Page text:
shown him their curiosity as to "outlandish" Nat. Biog.' vol. xxxii. p. 365), says of the 'Rival opinions, and in 1875, styling himself "l'Inter- Queens; or, the Death of Alexander the Great': prète," he undertook to communicate to French "The piece was published, with a fulsome dedicacelebrities notices of their achievements appearing tion to the Duchess of Portsmouth." In 1879 I in foreign papers. He did things on a small scale, bought a copy of the first edition from John Kinsusually sending not cuttings, but written copies. man, Penzance, complete except as to the first page He was speedily imitated and supplanted by a M. of the Epistle Dedicatory, but from its terms one Chérie, who dubbed himself "l'Argus de la Presse," would imagine that Mr. Lee is wrong. It ends and London and New York followed suit. M. thus:Blum must feel chagrined yet flattered at having sown a seed which has proved so productive-for others. Sic vos non vobis. J. G. ALGER. Paris.
"QUOT LINGUAS CALLES TOT HOMINES VALES.' -An inquiry regarding the above adage in 'N. & Q.' (7th S. iii. 129), proposed by the present writer, has remained thus far unanswered. He will, therefore, state that he has found these Latin words as the motto at the head of a chapter of Vámbéry's book of far eastern travel when he went as a disguised pilgrim. Vámbéry, however, gives no intimation whence he derived the saying. As I have nowhere seen a translation, I will give one of my own, till a better one shall take its place :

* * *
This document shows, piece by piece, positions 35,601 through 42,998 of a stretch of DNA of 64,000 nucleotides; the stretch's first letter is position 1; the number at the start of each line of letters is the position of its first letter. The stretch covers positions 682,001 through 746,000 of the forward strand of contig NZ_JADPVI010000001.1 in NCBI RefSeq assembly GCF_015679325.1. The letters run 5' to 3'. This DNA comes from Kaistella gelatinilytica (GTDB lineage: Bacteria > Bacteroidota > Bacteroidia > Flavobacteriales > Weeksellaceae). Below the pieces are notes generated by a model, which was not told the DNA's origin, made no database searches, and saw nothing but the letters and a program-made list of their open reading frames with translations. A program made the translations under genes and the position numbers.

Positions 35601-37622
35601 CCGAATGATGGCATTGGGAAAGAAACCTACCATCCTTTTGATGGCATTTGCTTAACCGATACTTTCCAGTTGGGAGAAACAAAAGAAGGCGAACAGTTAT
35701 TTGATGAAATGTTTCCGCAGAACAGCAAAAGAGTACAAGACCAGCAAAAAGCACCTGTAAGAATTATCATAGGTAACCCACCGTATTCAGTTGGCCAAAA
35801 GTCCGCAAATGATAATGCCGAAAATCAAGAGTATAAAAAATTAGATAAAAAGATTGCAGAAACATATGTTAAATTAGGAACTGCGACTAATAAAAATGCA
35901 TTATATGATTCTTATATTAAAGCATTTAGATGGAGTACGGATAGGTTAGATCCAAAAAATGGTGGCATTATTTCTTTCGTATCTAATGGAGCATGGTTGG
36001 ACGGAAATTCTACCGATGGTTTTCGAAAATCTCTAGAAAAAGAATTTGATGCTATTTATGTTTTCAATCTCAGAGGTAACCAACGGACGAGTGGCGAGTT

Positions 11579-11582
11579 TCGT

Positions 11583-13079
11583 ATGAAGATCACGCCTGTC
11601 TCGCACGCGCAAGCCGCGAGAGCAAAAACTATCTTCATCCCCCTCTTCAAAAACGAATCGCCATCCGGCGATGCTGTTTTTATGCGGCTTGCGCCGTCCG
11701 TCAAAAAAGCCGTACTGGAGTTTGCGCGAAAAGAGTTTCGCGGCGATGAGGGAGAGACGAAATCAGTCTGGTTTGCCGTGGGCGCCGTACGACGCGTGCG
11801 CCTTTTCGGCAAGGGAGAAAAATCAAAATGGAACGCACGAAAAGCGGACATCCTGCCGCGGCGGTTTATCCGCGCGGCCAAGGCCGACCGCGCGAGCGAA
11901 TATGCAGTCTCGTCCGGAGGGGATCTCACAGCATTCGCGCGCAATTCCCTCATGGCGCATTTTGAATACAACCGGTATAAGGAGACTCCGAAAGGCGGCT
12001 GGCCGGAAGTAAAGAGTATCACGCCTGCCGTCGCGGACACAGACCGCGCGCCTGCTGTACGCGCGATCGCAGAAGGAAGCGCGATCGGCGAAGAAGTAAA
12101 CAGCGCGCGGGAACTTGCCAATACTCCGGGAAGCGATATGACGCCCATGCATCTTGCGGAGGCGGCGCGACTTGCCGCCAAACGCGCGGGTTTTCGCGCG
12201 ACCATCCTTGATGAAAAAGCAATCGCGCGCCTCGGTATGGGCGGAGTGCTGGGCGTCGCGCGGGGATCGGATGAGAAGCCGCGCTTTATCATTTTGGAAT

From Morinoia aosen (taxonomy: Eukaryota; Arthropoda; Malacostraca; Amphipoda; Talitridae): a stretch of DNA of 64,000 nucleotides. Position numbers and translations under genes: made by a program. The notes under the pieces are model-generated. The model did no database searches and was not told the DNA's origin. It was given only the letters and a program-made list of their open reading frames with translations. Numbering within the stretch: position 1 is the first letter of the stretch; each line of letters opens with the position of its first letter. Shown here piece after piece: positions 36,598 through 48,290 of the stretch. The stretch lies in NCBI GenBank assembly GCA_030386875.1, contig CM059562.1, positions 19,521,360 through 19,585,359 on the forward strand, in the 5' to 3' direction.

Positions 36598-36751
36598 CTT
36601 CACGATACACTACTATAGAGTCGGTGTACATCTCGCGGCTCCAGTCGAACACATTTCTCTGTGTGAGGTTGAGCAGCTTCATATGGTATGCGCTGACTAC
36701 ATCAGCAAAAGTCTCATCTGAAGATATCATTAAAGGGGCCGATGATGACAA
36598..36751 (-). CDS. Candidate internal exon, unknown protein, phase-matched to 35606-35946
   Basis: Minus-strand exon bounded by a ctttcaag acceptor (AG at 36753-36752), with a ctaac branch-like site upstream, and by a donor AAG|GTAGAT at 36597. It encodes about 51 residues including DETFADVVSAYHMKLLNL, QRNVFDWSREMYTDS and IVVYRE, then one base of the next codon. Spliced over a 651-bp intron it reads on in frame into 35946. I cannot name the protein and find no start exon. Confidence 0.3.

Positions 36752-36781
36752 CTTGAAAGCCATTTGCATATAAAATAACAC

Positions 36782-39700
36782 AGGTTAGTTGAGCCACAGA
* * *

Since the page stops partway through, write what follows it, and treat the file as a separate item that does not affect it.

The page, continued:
Discourse in ten tongues if you can, I'll reckon you ten times a man. The Latin rhyme must have suggested analogous sayings attributed to the Emperor Charles V. and others. Will some one rich in medieval lore show us early uses of this notable utterance?
Madison, Wis., U.S.A.
JAMES D. BUTLER.
A CENTENARIAN FOXHUNTER.-In the Gent. Mag., vol. xxxiv. 1764, p. 398, is the following remarkable entry among the "Deaths":
"31 July. George Kirton of Oxnop-Hall, Yorks., Esq: in the 125th year of his age: a most remarkable fox hunter, after following the chase on horseback till 80; till he was 100 he regularly attended the unkennelling the fox in his single chair: And no man till within ten years of his death, made freer with his bottle."
ROBIN H. LEGGE.
"WHAT CHEER?"-This is generally supposed to be modern slang, but it occurs in a serious passage at least as early as 1440, or thereabouts. In the Towneley Plays,' p. 162 of the Early English Text Society's re-edition, now going through the press, Joseph says to his wife Mary (Play XV. The Flight into Egypt') ::
Mary, my darlyng dere. I am full wo for thee!
A, leyf Joseph, what chere?
F. J. F.
NAT. LEE'S ALEXANDER THE GREAT.'-Mr. Sidney Lee, in his life of Nathaniel Lee (Dict. of